If you’ve been paying attention to the medical news lately, you probably know that stem cells are all the rage. They have the “potential” to cure just about anything – they are being injected into joints, tendons, and ligaments, and even feet, in hopes that they will speed and improve healing. I will confess to not using stem cells, and in fact, I’m very skeptical about them, especially as they are being used in horses.
The idea behind stem cells is that they are supposed to be able to come whatever we want them to be. It’s almost like magic. In the earliest fetal tissues, you can’t tell a bone cell from a liver cell from a skin cell – these cells differentiate into specialized cells as the fetus develops. It’s apparently hoped that if stem cells – cells that haven’t yet become a particular cell – are implanted into injured or diseased tissues, they can convert into whatever type of tissue is needed, say, tendon cells in an injured tendon, or cartilage cells in an injured joint.
Unfortunately, they don’t work like that.
Currently, in human medicine, the uses for stem cells are largely experimental. Sure, they offer some promise, but the fact is that there are exactly ZERO indications for stem cells in orthopedics (the branch of medicine that’s concerned with disorders of things like bones, joints, and tendons). Yet veterinarians (and the companies that supply stem cells) are telling folks that they are easy to harvest, and can be injected almost anywhere that there’s a problem, especially in injured tendons, ligaments, and joints. I personally don’t think that it’s necessarily appropriate to do something just because you can.
Still, there are some nagging facts that make me less than impressed with the numerous claims. First and foremost is that the tissues that stem cells are supposed to help – tendons, ligaments, and joints – heal very slowly. The tissues have a very poor blood supply, relative to other tissues. In fact, you wonder how long cells injected into such tissues could live.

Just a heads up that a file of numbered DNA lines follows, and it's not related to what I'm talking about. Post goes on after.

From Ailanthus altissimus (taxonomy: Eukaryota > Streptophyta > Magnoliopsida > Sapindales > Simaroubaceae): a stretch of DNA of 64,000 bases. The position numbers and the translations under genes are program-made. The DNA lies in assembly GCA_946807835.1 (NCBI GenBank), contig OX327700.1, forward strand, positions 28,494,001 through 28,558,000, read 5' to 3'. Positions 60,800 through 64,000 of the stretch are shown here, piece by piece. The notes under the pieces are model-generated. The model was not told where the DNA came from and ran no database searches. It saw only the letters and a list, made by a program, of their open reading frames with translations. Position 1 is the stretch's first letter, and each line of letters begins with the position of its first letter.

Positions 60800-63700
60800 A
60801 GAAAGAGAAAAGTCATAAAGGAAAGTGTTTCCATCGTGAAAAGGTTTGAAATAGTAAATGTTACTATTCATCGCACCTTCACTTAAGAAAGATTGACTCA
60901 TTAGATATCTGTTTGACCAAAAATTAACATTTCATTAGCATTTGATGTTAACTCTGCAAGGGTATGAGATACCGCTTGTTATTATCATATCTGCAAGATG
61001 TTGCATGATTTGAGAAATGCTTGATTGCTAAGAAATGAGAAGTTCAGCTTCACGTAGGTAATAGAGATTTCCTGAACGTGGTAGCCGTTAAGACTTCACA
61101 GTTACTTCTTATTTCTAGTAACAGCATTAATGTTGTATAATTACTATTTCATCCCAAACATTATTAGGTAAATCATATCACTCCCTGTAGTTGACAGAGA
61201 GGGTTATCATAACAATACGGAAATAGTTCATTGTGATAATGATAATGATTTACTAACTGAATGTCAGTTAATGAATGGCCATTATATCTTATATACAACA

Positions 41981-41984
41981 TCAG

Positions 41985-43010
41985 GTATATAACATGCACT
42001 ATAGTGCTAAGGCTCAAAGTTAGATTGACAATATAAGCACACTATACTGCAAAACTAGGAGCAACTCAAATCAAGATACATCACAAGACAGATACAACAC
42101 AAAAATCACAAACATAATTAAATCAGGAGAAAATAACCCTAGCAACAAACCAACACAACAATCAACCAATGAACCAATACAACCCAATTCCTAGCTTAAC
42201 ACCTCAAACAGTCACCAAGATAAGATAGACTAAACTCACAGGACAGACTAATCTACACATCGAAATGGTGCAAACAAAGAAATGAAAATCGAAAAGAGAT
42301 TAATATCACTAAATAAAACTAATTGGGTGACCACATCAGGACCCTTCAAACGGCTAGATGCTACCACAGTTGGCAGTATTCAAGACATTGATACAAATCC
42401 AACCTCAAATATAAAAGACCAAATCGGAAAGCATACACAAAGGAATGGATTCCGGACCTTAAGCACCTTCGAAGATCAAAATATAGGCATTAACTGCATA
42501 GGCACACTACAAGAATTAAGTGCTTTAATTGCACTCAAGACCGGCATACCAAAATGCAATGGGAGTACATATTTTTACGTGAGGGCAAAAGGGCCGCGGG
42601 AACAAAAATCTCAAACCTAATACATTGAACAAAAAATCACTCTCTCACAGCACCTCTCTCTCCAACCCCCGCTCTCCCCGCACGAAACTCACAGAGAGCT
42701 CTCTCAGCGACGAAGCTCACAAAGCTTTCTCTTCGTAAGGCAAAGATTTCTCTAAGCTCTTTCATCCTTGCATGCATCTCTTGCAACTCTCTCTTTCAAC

As it turns out that, mostly, they don’t. Research from 2010, published in the prestigious Equine Veterinary Journal, shows that less than 5% of the cells that are currently harvested and injected back into horses (mesenchymal stem cells) survive 10 days. It’s hard to imagine how dead stem cells could do any good for healing tissues. CLICK HERE to read an abstract of the study.
Then there’s the fact that stem cells don’t just magically become what we want them to become. They are profoundly influenced by the environment into which they are placed. So, if you drop stem cells into an inflamed area – an area sort of like, say, just about any place that stem cells are currently being injected - they are just as likely to become inflammatory cells (assuming they live) as they are anything else. Wishing don’t make it so, folks.
Honestly, I think it’s usually best to get information from places that aren’t selling the products that they are touting. When it comes to stem cells, those who are still reading might be interested in a site sponsored by the International Society for Stem Cell Research (ISSCR).
The ISSCR is made up of a bunch of sober-minded researchers who are actually trying to see if stem cells have therapeutic value before injecting them into people.
NOTE: I know this idea sounds nuts. Much better to just make promises, charge money, and go about injecting, right? After all, it is the “latest” thing (this year, anyway).
The ISSCR has launched a closer look at STEM CELL treatments with information geared to help consumers make rational decisions about stem cell treatment. CLICK HERE to take a look.
While the site is about human stem cell treatments, it contains a handbook of basic information that includes questions that consumers should ask a prospective clinic and discuss with a trustworthy physician. Those same questions should be directed at a veterinarian who proposes stem cell treatments for your horse. There’s absolutely no reason at all you should spend thousands of dollars to try to get an injured tendon to heal by injecting it with stem cells, especially since the healing may not be better, or faster.
There is currently a lack of good information that shows that if you inject stem cells into your horse, the healing will be any faster, better, more colorful, or stronger, when compared to when injured tissues are treated with rest alone. Yes, there is certainly a need for good treatments to assist injured joints and tendons with healing. However, there’s currently very little reason to believe that injecting stem cells is one of them.
HERE’S SOME MORE READING -
7/22/11 – STEM CELLS UNLIKELY TO HELP OSTEOARTHRITIC JOINTS. CLICK HERE for more information.
9/6/11 – FOR INJURED ATHLETES, FEW PROVEN TREATMENTS. CLICK HERE for an article from the New York Times.